SPLGO: This land is your land, this land is my land
As you may have heard by now, MQM and PPP have successfully managed to divide the province of Sindh along their power base lines. In a very smart move just before the elections, the PPP and MQM have hammered out a deal that will see Sindh get divided in a manner that benefits both parties.
Just to ensure that their opponents really do not do much damage, they have passed something called the Sindh Peoples Local Governance Ordinance (SPLGO) that creates five ‘metropolitan corporations’ in Karachi, Hyderabad, Sukkur, Mirpurkhas and Larkana districts. The rest of the districts in Sindh would have district councils. Metro corporations would have a mayor heading them and running the day to day affairs, while the councils are to have a chairperson in place that apparently has the same powers as the mayor.
Now before we go any further, it is crucial to understand how this regulation, SPLGO, will divide Sindh. The five metro corporations declared under the SPLGO hold 35 National Assembly (NA) seats while rest of Sindh holds 26 National Assembly seats. So the five metro corps hold more NA seats then rest of the 18 Districts of Sindh.
Out of the five metro corps, two of the largest ones, Karachi and Hyderabad, that make up one third of Sindh’s population with 26 NA seats, are MQM strongholds. The other three metro corps are PPP strongholds with nine NA seats.
So basically, what has happened in the case of Sindh is that the PPP and MQM have carved out their strongholds into separate entities called the ‘metropolitan corporations’.
According to both, the PPP and MQM, the SPLGO would be the best thing to happen. One is compelled to ask, then, why did they not simply make all districts into metropolitan corporations?
If you upgrade the status of an area, it normally helps that area grow further and makes the developmental activities there faster. So why not let the rest of Sindh enjoy the same benefits as the PPP/MQM strongholds?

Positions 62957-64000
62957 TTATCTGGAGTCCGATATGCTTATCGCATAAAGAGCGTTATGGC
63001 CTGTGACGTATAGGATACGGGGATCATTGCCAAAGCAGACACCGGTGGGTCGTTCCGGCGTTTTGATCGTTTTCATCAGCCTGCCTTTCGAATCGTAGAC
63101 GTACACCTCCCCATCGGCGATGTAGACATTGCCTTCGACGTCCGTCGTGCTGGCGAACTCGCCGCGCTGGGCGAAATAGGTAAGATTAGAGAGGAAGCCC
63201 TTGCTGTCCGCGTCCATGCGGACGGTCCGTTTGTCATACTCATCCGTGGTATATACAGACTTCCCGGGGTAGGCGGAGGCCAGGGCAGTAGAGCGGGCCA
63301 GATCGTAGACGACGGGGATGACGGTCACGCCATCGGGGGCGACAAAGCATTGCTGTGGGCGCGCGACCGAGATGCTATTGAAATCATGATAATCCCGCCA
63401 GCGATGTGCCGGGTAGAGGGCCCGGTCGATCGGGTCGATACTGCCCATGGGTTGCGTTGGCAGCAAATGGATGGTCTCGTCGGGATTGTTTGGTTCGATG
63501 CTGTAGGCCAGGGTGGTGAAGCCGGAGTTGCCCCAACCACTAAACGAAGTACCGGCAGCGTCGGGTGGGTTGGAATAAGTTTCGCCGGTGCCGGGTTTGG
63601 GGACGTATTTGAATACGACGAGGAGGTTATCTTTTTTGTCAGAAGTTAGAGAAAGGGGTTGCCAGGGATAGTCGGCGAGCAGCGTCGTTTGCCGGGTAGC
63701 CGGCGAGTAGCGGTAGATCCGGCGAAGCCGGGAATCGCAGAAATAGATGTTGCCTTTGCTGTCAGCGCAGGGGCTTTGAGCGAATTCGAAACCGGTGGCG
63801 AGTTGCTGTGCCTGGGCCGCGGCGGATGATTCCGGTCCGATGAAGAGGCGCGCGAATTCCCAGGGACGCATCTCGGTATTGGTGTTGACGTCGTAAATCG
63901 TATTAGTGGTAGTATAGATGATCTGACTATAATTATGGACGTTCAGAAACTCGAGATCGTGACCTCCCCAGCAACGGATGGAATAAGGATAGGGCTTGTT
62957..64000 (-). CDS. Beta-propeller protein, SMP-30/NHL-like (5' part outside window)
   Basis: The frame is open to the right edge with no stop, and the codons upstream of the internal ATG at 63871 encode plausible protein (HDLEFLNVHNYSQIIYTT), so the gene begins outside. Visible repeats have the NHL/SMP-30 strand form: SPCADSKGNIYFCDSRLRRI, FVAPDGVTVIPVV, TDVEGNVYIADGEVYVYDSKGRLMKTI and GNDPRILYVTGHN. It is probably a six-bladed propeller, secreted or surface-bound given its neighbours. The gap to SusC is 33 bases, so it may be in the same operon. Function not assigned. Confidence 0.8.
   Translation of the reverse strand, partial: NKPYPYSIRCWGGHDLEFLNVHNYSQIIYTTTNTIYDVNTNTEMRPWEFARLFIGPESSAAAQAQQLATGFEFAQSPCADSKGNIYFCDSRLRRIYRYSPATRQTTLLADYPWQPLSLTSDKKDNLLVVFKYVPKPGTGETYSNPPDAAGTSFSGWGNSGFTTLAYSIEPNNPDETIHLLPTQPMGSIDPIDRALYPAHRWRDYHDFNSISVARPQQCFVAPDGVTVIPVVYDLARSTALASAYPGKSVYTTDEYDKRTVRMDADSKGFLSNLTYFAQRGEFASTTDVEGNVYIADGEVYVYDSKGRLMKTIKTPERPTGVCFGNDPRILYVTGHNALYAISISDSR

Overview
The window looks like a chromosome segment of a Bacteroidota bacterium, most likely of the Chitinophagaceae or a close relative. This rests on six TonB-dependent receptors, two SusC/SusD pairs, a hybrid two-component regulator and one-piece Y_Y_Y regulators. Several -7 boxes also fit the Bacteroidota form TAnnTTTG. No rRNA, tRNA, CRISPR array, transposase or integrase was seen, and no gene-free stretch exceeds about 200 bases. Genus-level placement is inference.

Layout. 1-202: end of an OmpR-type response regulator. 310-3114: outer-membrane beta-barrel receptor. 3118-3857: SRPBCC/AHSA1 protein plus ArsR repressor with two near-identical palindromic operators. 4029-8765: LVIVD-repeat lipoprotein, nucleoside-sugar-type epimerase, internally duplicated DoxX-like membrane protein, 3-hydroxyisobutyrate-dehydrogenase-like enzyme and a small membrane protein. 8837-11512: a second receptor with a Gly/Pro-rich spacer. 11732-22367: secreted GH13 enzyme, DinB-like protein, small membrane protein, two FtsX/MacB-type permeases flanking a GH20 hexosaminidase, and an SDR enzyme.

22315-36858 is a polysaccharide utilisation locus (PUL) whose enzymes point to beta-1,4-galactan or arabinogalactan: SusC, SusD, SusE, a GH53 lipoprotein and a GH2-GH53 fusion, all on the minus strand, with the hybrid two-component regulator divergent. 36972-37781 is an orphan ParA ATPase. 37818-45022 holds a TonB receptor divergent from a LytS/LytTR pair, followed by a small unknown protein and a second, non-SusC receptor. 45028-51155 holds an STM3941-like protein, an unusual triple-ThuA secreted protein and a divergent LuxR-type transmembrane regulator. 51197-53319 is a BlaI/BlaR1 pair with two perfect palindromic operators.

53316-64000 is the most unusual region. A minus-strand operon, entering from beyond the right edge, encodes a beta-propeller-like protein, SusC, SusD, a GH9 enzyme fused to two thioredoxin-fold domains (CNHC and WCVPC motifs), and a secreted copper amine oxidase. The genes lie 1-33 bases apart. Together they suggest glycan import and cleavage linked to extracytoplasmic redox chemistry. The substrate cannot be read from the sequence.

Just a few months before the elections, the control of law enforcement is being handed over to contesting political parties. What kind of democracy is this?
If the police are under the control of MQM, do you think they would let ANP, PTI or PML-N do what they wish? In interior Sindh, where the law and order situation is already troubled, the police would now be under the PPP.
Even after drawing a clear line between the Sindh that ‘matters’ and the Sindh that does not, MQM and PPP are persistent that SPLGO can do wonders.
Have we reached a point where the glaring division in the status of districts is now something positive? Why are we allowing two political parties to divide Sindh while cutting out all other political stakeholders just so they can rule it forever? Fact of the matter is that PPP and MQM are vulnerable in Sindh. After years of bad governance in the province that has caused damage to property and lives, the two parties had no other option but to go for something as drastic as this.
The MQM has been having a tough time in Karachi due to the expanding influence of other parties like ANP and Sunni Tehreek. The ‘gang war’ has shown that MQM is slowly losing control; add to this the resurgence of the Jamaat-e-Islami as a serious player in Karachi politics, and you realise MQM is in a hot water.
No incumbent party likes to go in to elections while being in such a situation. They need the state machinery to work in their favour if they are to preserve their political numbers. For example, even though the MQM is a party of the provincial government, the party pretends to be helpless when it comes to the law and order situation in Karachi. Now with the SPLGO, MQM can use their prior excuse and have the security apparatus work under them, hence making their political life and electioneering much easier.
PPP has identical problems in the rest of Sindh. They have performed poorly and are desperate to hold on to their political majority. For that, they have done everything from literally handing out money to signing up new political alliances, but even they know that simply signing new partnerships is not going to be enough to win back the voters.
They opted for this arrangement because, firstly, it lets them take control of the areas which are traditional strongholds. So if everything goes wrong, they would still be able to maintain their core base areas. However, the reason why PPP agreed to this deal was mostly because they need the MQM. It was not because MQM helps them secure majority in the National Assembly, but because, honestly, everyone knows what happens when you do not include MQM in the government; Karachi suddenly catches fire.
It is safe to say that for PPP, the whole thing is a bit of self preservation and a little of political bending over.
The views expressed by the writer and the reader comments do not necessarily reflect the views and policies of The Express Tribune.